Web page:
MADRID: Eight senior citizens huddled around a table stare at a photo of a young Diego Maradona in a red and blue FC Barcelona jersey projected onto a screen at a Madrid retirement home.
Former Atletico Madrid defender Roberto Solozabal, a member of Spain’s gold medal football squad at the 1992 Olympics in Barcelona, and ex-Valladolid right-back Javier Torres pace the room as they gently coax the group to identify the Argentine football legend.
“Great,” says Torres, the sleeves of his grey sweater rolled up to his elbows, after one of the senior citizens correctly identifies Maradona, who played for the Barcelona side in the early 1980s.
Next he asks the group of five women and three men if they recall which foot the player used.
Prodding their memories like this is the aim of workshops held for residents suffering from, or at risk of developing Alzheimer’s or other forms of dementia, at the private Ballesol Olavide retirement home.
Staff say the activity keeps their minds engaged.
Days gone by
Over the course of 12 weekly, two-hour sessions, ex-players use football photos, programmes and memorabilia from days gone by to stimulate the residents’ memories and help them to recall episodes from their lives.
While the focus on football is novel, the approach it reflects – known as reminiscence therapy – is common in clinical practice for dementia.
Studies have found the therapy improves both cognitive function and quality of life by boosting self-esteem and fighting loneliness, which is common in care homes.
The Spanish Federation of Associations of Former Football Players (FEAFV) launched the programme in 2016 after hearing about a similar initiative in Scotland.
It believed the method could be well-suited to football-mad Spain, which has four daily newspapers dedicated to the sport.
“Football stirs extremely strong emotions, it is something a person remembers,” says federation president, 77-year-old former Athletic Club defender Juan Maria Zorriqueta.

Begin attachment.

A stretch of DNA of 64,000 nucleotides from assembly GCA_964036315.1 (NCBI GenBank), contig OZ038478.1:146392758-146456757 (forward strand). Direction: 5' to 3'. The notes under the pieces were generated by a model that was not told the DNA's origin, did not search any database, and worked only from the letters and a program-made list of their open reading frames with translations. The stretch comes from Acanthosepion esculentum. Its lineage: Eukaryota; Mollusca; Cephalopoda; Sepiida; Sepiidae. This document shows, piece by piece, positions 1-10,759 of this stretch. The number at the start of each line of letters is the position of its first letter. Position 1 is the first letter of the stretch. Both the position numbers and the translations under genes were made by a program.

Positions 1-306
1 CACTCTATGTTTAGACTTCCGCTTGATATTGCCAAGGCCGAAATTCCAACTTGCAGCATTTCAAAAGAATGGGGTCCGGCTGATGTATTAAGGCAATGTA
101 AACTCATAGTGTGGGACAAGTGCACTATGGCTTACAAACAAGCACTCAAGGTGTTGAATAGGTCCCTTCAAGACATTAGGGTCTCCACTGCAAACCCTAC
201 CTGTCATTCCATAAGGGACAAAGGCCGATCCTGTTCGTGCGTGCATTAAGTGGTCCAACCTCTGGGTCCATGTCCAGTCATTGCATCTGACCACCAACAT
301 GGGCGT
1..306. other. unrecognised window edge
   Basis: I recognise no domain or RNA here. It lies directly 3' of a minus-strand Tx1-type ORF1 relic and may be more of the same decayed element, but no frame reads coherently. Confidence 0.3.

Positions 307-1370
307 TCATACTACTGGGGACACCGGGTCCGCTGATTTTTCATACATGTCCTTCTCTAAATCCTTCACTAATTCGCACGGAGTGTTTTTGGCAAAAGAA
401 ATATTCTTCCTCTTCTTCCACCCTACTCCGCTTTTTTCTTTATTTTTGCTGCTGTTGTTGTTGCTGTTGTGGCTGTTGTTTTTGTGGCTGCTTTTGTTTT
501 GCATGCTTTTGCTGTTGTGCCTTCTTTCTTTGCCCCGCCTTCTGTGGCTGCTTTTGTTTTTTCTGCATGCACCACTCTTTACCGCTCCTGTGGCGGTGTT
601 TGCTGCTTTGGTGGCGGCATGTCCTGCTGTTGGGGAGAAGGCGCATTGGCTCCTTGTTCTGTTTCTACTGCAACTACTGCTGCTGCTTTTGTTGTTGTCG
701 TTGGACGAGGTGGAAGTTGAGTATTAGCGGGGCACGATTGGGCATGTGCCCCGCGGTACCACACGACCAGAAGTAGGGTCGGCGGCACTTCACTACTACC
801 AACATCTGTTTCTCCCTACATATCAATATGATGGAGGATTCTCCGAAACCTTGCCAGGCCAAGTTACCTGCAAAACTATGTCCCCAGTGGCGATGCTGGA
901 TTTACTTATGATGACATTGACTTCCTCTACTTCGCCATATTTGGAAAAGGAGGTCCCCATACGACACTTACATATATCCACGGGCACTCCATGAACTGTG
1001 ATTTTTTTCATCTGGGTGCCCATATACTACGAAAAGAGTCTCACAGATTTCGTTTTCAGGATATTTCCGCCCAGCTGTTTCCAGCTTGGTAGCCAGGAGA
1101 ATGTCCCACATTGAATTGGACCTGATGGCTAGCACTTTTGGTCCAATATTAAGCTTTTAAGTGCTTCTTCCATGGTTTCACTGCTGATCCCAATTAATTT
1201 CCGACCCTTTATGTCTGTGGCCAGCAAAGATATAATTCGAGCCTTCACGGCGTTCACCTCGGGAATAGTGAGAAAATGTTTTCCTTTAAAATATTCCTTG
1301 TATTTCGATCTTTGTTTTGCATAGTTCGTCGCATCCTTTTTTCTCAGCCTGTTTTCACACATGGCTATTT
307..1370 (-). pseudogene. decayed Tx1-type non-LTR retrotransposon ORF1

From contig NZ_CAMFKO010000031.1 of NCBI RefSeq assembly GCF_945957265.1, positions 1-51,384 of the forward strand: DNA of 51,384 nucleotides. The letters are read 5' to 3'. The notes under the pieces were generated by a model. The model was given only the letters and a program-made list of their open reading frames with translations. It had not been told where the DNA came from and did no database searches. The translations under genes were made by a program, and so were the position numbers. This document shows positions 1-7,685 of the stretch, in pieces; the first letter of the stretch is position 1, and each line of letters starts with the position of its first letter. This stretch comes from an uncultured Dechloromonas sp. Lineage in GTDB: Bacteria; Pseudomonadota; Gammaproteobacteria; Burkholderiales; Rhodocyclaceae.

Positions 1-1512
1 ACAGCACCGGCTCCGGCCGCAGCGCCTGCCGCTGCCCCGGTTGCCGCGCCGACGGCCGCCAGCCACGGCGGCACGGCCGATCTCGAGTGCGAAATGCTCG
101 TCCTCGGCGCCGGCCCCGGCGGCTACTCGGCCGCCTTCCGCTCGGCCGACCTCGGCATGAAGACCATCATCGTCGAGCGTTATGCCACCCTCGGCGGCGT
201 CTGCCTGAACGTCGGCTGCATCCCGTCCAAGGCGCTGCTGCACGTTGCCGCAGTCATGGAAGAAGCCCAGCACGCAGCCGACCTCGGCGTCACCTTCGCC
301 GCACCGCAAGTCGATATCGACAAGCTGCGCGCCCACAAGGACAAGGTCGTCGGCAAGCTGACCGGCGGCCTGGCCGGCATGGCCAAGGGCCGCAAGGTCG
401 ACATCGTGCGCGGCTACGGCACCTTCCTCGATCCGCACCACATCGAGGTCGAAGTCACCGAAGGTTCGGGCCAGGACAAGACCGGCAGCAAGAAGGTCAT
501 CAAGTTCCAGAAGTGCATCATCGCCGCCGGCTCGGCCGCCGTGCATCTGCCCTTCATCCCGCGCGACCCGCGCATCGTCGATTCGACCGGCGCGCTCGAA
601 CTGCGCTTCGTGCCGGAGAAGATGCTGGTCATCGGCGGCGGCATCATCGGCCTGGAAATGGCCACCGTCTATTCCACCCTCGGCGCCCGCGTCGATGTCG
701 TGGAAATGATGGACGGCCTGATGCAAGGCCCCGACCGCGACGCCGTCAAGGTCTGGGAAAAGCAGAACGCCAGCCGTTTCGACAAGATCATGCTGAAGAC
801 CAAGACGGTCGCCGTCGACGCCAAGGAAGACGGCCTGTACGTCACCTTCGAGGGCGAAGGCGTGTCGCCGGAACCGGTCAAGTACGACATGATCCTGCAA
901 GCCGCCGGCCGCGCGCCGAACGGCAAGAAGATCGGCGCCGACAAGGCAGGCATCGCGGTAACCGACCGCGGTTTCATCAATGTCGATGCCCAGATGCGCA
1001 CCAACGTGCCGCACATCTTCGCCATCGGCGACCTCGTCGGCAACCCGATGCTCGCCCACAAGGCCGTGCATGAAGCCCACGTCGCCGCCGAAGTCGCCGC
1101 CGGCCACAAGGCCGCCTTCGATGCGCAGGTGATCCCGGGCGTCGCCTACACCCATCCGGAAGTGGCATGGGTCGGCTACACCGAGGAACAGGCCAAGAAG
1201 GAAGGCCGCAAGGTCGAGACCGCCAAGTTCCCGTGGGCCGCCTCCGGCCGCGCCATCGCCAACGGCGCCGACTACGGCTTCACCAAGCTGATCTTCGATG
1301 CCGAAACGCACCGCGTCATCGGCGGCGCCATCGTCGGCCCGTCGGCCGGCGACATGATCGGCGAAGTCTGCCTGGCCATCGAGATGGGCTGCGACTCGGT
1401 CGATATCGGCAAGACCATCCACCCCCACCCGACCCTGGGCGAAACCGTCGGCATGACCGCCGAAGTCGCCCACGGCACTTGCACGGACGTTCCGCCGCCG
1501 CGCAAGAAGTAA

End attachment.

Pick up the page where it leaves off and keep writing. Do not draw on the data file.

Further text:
As dementia progresses, memories of childhood and early adulthood tend to endure the longest.
Stirring up memories of players and matches from decades ago also helps bring back recollections from other aspects of people’s lives at that time.
Talking about the 1982 World Cup final between Italy and West Germany at Real Madrid’s iconic Santiago Bernabeu Stadium, for instance, prompted the Ballesol Olavide residents to remember and discuss where they were working at the time of the match.
Football ‘touches everyone’
“Football is a tool to wake up memories. What things link you to your childhood, mark you?
“In Spain, or any European country, one of them is football,” says Solozabal, 48, sitting in the conference room decorated with a giant photograph of a waterfall where he runs the workshop.
“It touches everyone, even if it is indirectly. You may not like football, but your partner and your children do,” says the former player, who takes part on a voluntary basis like the vast majority of the other ex-footballers.
Workshop participants are encouraged to compile a scrapbook of the memories that they can recall.
“It helps me to not lose my mind. There are many people, who don’t know where they are and I feel sorry for those people,” says Ricardo Marina Liceras, 87, a former truck driver, who has lived at the Ballesol Olavide retirement home for less than a year.
The football therapy has also helped bring him closer to other residents, he said.
Another resident was prompted to talk at length about having played football as a child.
‘Eager to remember’
Staff and family members report an improvement in the mood of the participants.
The retirement home’s psychologist, Beatriz Gema Rodriguez Blazquez, says “it helps” that football is a topic “that they like and are passionate about”.
“I see them much more motivated and really eager to work and remember,” she says.
The FEAFV federation organised 22 “reminiscence” workshops in 10 different cities across Spain in 2016 and 2017, all of them involving retired professional footballers.
And this year it plans to hold another 20 workshops, which are funded by both the FEAFV and the Spanish football players’ union, AFE.